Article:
– Jerry Spinelli (Maniac Magee, page 51)

Scholastic Lesson Plans for Maniac Magee

Maniac Magee Lesson Plans, Vocabulary, & Activities

Various Lesson Plans with Maniac Magee, Newbery Medal, Jerry Spinelli’s Biography 

Book Review: The Fingertips of Duncan Dorfman

Posted on Updated on

The Fingertips of Duncan Dorfman 

Written by Meg Wolitzer 
Published September 20, 2011 by Dutton Juvenile
Ages: 8+
304 pages 
Topics: Realistic Fiction, Competition, Friendship, Moral Choices
 

Duncan Dorfman, April Blunt, and Nate Saviano don’t appear to have much in common. Duncan Dorfman is the new kid in town who is trying to keep his mysterious power that he can read with his fingertips a secret. Duncan no longer wants to be nobody in middle school, so he shows his talent but a student overlooks and plans to use his power dishonestly in the Scrabble game. April Blunt wants to prove to her sports family that Scrabble is also a game. She desperately wants to locate a boy she met three years ago, but she doesn’t even know his name. Nate Saviano is home-schooled, but would rather be skateboarding. He plays Scrabble, but doesn’t love the game. His father expects him to be the best and win.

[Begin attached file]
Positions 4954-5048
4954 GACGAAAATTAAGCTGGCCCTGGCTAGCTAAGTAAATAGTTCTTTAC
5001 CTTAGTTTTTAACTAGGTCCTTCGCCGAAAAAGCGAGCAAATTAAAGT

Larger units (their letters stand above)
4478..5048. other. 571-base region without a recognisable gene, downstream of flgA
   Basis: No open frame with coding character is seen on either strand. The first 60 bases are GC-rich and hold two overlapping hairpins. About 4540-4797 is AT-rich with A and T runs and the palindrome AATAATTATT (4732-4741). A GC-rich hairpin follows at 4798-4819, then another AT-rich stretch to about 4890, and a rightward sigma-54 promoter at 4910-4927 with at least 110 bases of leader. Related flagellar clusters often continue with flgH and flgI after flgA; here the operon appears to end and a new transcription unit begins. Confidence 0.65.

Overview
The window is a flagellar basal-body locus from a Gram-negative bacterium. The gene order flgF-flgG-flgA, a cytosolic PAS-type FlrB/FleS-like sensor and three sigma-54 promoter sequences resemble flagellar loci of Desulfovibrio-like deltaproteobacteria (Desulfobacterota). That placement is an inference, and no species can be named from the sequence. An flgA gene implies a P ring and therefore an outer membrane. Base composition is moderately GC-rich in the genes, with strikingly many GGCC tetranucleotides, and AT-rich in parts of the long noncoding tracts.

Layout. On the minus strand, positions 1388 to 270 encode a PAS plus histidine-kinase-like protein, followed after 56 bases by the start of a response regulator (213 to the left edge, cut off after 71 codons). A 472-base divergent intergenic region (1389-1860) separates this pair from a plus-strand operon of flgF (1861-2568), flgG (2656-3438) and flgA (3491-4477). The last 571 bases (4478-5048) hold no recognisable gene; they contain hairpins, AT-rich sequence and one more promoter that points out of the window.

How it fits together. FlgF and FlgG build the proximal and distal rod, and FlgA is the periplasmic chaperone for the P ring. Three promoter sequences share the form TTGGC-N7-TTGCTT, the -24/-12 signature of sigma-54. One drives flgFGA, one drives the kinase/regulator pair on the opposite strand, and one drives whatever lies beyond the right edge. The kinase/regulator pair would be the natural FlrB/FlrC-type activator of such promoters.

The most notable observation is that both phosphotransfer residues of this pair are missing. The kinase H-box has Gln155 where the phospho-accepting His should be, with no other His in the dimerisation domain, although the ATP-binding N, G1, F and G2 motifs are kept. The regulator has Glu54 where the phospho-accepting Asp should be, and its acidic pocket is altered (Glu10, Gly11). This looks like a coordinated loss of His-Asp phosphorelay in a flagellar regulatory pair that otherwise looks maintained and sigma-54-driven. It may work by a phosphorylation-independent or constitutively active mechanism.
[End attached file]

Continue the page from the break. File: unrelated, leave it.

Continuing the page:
Duncan, April, and Nate live throughout the United States, but they arrive with their game partners to compete in the national Youth Scrabble Tournament in Florida. We meet and learn about each character separately then watch them use their Scrabble talents. It is much more than just a Scrabble game as they learn about themselves and make the right choices. It’s a very humorous book loaded with Scrabble information, such as two letter words and tricks to get high scores. The book will keep your interest until you discover the Scrabble Tournament outcome. So, I challenge you to analyze all possible anagrams and make as many bingos as possible, but please no coffee-housing or brailing. I’ve never been a fan of the classic word game, but after reading The Fingertips of Duncan Dorfman I may need to play soon. The book had a similar writing style compared to E.L. Konigsburg. The Fingertips of Duncan Dorfman was an enjoyable read.